Four schools or hospitals attacked or occupied every day – UNICEF


Four schools or hospitals attacked or occupied every day – UNICEF

On 16 September, Shaima, 10, and a classmate hold hands while standing beside rubble from a destroyed part of Shuje’iyah Girls’ School in Shuja’iyeh neighbourhood in eastern Gaza City. Ten days into the recent escalation of violence between Israel and Gaza, her family moved to her grandfather’s ground-floor apartment, which was thought to be a safer place. “Early morning, the shelling got closer,” Shaima says. “Suddenly a bomb fell nearby. Everyone ran out, except for my father and younger sister. I heard people scream that he was dead.” Her father, Adel, was on the sofa in the living room with her 2-year-old sister, Dima, in his arms, trying to rock her to sleep, when a shell struck the neighbour’s house. Both Adel and Dima were killed by shrapnel that came bursting through the walls. “I saw my uncle carrying my sister,” Shaima recalls. “I realized her head was cut off in the shelling. I didn’t look at my father’s body, because I was afraid his wounds were as bad. I ran away.” Now she is visited regularly by a counsellor from the Palestinian Centre for Democracy and Conflict Resolution (PCDCR), a UNICEF partner that specializes in child trauma. The counsellor sees her at home and helps her talk about her experience. “I was not able to say goodbye to my dad,” Shaima tells the counsellor. “I don’t want to be an orphan; I want my dad to be with me. I only have wonderful memories of him. He used to buy me toys, even if I did not ask for them. I wish I could see him and my sister Dima again. I used to play with her. I liked to dress her and comb her hair.”

In September 2014 in the State of Palestine, children continue to recover from 50 days of intense violence that engulfed the territory during July and August. The conflict – which ended with a ceasefire on August 26 – left 506 children dead and more than 3,000 injured, while destroying an estimated 18,000 houses in Gaza.

© UNICEF/UNI172070/El Baba – Shaima, 10, and a classmate, in front of the destroyed Shuje’iyah Girls’ School in Shuja’iyeh, eastern Gaza City, 2014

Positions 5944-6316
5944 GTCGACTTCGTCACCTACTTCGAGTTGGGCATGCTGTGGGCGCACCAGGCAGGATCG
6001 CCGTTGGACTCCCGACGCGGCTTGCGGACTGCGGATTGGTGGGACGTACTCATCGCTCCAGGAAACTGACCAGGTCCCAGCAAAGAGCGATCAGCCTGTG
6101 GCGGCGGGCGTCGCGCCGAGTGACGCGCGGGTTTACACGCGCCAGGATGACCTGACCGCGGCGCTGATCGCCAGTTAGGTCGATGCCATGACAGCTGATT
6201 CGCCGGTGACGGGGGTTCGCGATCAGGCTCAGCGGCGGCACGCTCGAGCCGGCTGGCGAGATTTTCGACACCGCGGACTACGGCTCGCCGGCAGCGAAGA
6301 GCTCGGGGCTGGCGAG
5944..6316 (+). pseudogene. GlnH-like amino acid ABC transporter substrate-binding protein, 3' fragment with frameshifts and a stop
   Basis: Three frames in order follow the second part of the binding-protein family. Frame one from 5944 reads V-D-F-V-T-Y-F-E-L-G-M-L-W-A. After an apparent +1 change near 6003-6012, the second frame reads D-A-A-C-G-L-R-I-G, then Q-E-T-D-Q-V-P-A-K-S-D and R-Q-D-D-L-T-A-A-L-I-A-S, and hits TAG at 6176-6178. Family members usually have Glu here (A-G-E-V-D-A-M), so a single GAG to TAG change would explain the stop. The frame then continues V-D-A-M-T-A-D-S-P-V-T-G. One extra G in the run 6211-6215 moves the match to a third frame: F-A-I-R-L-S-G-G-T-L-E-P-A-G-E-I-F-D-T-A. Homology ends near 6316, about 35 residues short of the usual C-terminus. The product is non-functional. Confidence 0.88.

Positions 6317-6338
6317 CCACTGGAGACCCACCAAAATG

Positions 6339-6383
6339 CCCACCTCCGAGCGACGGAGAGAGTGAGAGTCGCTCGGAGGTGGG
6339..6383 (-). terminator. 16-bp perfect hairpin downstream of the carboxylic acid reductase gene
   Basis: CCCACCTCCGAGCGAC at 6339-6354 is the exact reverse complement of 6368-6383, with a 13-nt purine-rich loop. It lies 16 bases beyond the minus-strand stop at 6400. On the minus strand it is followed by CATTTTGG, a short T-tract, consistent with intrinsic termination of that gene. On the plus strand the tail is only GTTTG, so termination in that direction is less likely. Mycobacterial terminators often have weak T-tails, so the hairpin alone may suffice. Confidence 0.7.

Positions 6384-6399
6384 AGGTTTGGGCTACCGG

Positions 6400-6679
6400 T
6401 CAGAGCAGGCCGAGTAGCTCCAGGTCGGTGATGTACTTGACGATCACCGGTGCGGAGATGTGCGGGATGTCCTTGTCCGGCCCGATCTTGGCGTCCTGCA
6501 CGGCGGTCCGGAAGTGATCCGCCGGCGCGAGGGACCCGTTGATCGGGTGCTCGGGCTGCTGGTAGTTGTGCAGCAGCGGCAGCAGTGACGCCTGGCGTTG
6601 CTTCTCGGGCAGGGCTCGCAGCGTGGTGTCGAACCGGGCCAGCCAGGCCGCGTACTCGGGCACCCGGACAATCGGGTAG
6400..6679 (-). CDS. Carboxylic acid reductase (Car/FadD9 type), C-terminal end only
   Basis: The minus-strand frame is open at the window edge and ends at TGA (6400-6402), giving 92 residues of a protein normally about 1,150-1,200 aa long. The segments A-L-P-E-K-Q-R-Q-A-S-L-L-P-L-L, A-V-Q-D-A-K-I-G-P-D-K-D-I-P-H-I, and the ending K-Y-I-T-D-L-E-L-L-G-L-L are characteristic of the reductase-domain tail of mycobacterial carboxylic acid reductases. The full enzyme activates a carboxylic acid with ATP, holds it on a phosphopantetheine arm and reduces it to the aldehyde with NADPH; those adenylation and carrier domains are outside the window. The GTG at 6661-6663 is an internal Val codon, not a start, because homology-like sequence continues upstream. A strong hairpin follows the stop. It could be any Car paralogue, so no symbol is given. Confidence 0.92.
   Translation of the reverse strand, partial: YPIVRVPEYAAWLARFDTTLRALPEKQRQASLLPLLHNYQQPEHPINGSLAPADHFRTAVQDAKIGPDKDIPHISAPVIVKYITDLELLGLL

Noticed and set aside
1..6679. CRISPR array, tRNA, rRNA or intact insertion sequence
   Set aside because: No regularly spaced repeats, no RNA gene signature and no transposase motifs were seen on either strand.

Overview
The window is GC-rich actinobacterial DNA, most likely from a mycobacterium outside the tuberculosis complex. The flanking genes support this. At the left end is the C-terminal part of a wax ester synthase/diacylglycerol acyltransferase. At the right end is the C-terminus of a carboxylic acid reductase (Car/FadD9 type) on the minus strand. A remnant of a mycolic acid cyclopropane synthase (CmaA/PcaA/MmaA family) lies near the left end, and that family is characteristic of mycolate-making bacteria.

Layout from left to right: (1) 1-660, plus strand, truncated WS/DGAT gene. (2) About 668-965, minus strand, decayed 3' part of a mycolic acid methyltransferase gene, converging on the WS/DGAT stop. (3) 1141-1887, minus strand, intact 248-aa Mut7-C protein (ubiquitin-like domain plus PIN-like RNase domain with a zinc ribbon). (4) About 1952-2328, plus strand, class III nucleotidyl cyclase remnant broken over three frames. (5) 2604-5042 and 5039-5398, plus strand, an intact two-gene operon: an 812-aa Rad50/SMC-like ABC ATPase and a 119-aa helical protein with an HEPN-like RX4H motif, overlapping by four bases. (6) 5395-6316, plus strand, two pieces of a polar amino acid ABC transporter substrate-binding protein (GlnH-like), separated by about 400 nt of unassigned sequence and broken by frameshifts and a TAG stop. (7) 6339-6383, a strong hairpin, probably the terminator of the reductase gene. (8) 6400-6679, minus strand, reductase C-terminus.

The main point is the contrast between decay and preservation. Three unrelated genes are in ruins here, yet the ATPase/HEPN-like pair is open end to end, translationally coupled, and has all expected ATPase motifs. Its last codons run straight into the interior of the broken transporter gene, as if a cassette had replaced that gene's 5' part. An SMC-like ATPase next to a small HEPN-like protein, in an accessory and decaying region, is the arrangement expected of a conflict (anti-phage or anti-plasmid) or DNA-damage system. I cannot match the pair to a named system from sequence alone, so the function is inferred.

UN children’s agency calls for protection of schools and hospitals ahead of World Humanitarian Summit


NEW YORK/HONG KONG, 19 May 2016 – An average of four schools or hospitals are attacked or occupied by armed forces and groups every day – according to UNICEF analysis released ahead of the World Humanitarian Summit.

The findings, drawn from the most recent Report of the UN Secretary-General on Children and Armed Conflict, come in the wake of recent attacks on education and health facilities and workers – including the bombing of schools in Yemen, and a strike on a hospital in Aleppo, Syria on 27 April, that killed at least 50 people, including one of the last paediatricians in the area.

“Children are being killed, wounded, and permanently disabled in the very places where they should be protected and feel safe,” said Afshan Khan, UNICEF’s Director of Emergency Programmes.

“Attacks against schools and hospitals during conflict are an alarming, and disgraceful, trend. Intentional and direct strikes on these facilities, and on health workers and teachers, can be war crimes.  Governments and other actors need to urgently protect schools and hospitals by upholding the provisions of international humanitarian law and international human rights law, and states must sign the Safe Schools Declaration.”

Attacks against schools and hospitals are one of the six grave violations against children identified and addressed by the UN Security Council. The last Report of the UN Secretary-General on Children and Armed Conflict documented more than 1500 incidents of attacks on, or military use of, schools and hospitals in 2014, including:

  • In Afghanistan 163 schools and 38 health facilities were attacked.
  • In Syria, 60 attacks on education facilities were recorded, as well as nine cases of military use of schools and 28 attacks on health facilities.
  • In Yemen, 92 schools were used for military purposes by armed forces and groups.
  • In South Sudan, there were seven incidents of attacks on schools and 60 involving military use.
  • A total of 543 educational facilities were damaged or destroyed in the State of Palestine and three attacks were documented on Israeli schools.
  • According to education authorities in Northeast Nigeria, a total of 338 schools were destroyed and damaged between 2012 and 2014.

Over the past year, the UN monitoring system has also documented so-called ‘double-tap’, or even ‘triple-tap’, strikes on healthcare facilities in which civilians are attacked, as well as the first responders arriving on the scene.

Beyond attacks on buildings, conflict has other far-reaching consequences on children’s education and healthcare. In Syria, for example, as well as attacks on hospitals, the removal of medical kits and surgical supplies from aid convoys, restrictions on medical evacuations, and killing of medical personnel, mean that access to critical and lifesaving healthcare for civilians in affected areas is diminishing day by day.

“Children are being abducted from their schools in horrific circumstances in countries like Nigeria and South Sudan, while others are being raped, or recruited and used as child soldiers,” said Khan.

The very first World Humanitarian Summit will take place in Istanbul on the 23rd and 24th of May. Global leaders will discuss how to effectively respond to major humanitarian emergencies, and how to be better prepared to meet challenges of the future.